In a musical context, the word “quartet” can point to a small group of four classical performers as in a string, a baroque, a wind, a vocal or a piano quartet. It can also refer to a small jazz ensemble consisting of a horn, a chordal instrument, a bass instrument and a drum kit. Released on 251 Records on 27 October 2017 last, The Blue Room by the Martin Hayes Quartet flirts exquisitely with this ambiguity, while remaining firmly anchored in a traditional Irish music repertoire.
Assembled by traditional Irish fiddler and The Gloaming founding member Martin Hayes, the eponymous quartet is the fruit of an artistic partnership with the University of Limerick initiated in 2016. The quartet also includes long-time musical partner and minimalist maestro Dennis Cahill on guitar, classically trained and traditional Irish musician Liz Knowles on Hardanger d’Amore (a custom-made Hardanger fiddle) and New-York-based jazz musician Doug Wieselman on bass clarinet.
The Blue Room refers to the blue-coloured walls of Bantry House’s library, the 18th century stately home in West Cork where the music was recorded. The historic house is also used as a venue for the Masters of Tradition festival which takes place in late August every year. Originally launched in 2003 with Martin Hayes as its musical director, the festival strives to provide “a platform where subtle and sometimes obscure elements of the music can be heard.”
The historic location is perhaps key to understanding how the four musicians approached the recording and the repertoire played. Instead of developing long and elaborate suites of tunes – as Martin Hayes and Dennis Cahill would in their trademark duo performances, in a contemporary fashion with The Gloaming or more recently with American string quartet Brooklyn Rider – the Quartet reverts to an older style of music playing focused on single tunes.
Pairing tunes and arranging them into suites is prevalent when preforming for dancers or at a concert. In a set dancing context, a dramatic key change from one reel to the next lifts the dancers and cranks energy levels up a notch. Over the years, modern era performing bands like The Chieftains have introduced multiple time and key signatures within their complex musical medleys while bands like Planxty or The Bothy Band have instilled a rock’n’roll attitude in their music with energetic tune pairings that still stand today. Traditional Irish music sessions habitually involve sets of tunes, and only rare show pieces are played on their own.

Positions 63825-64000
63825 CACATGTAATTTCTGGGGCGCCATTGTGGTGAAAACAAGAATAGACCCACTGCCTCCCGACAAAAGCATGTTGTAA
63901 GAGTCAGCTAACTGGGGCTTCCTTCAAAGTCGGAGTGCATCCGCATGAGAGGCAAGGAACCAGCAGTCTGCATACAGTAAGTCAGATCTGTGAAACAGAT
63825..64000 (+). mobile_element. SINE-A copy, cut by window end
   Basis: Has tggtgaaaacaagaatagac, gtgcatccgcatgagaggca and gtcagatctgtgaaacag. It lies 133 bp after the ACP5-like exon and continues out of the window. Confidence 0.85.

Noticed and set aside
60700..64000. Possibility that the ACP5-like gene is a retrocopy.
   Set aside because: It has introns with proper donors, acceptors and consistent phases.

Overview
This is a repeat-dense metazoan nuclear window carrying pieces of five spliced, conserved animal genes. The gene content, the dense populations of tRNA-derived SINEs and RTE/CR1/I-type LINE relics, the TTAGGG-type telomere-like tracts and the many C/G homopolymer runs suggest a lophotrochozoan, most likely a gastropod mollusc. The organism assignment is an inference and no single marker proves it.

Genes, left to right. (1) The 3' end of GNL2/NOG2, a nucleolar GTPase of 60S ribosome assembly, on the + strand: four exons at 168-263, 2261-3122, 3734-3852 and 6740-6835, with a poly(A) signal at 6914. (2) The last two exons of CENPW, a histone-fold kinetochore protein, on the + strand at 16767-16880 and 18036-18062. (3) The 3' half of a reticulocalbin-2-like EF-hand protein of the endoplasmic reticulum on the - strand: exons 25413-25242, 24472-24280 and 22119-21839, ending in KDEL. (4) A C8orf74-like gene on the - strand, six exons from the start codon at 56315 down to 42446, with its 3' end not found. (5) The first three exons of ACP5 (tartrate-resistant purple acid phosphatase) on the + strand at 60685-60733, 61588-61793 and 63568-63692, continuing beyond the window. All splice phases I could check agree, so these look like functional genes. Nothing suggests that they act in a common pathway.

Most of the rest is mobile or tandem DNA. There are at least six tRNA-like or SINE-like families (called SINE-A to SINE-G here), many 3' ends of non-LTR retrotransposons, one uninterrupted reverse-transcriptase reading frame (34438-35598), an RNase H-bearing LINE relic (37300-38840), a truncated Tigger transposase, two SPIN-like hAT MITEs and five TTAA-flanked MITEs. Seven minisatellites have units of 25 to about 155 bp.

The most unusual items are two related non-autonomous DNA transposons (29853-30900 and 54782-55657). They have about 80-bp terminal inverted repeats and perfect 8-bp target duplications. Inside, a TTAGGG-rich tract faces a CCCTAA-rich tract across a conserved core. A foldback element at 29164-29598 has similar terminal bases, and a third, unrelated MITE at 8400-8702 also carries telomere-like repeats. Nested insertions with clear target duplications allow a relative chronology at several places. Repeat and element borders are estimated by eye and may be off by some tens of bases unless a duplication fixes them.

A lot of older recordings did feature single tunes, yet such an approach doesn’t exclude innovation. The Liffey Banks for instance, the extraordinary 1971 recording by Dublin fiddler Tommy Potts – a major influence on the playing of Martin Hayes too – consists mainly of single tunes.
Focusing only on single tunes not only allows musicians to highlight several melodic gems of the repertoire such as “The Orphan”, “My Mind Will Never be Easy” or “The Humours of Scariff” but also to delve deep into the hidden structure and intricacy of the music.
Instead of repeating the tune two or three times as is the norm in a traditional performance, all tunes on The Blue Room are repeated five or six times at least, and some reels like “Joe Bane’s Unusual Key” or “Tommy People’s” are reiterated 10 or 11 times. As is often the case in the way Martin Hayes engages with the traditional repertoire, even the simplest circular jig becomes a fertile ground for subtle changes, ornamentations and arrangements.
Following a long and quasi Eastern-sounding introduction on the bass clarinet, “The Boy in the Gap” is repeated three times over before a single phrase from the first part becomes a riff over which Doug Wieselman starts to improvise. The third part of the “Port Sadhbh” jig is used as an introductory motif on the fiddle before guitar, Hardanger fiddle and clarinet come in. “Paddy Fahy’s Reel” is arranged in a Baroque fashion while “Brennan’s Reel” or “Monastereden Fancy” are performed in a more traditional manner.
What is fascinating to hear throughout is the interplay between all four instruments, constantly swaying between chamber, folk and jazz music. Bass clarinet, guitar, fiddle and Hardanger fiddle successively embrace rhythmic, harmonic or contrapuntal roles, suggesting yet again a fresh and compelling reinterpretation of a living contemporary tradition.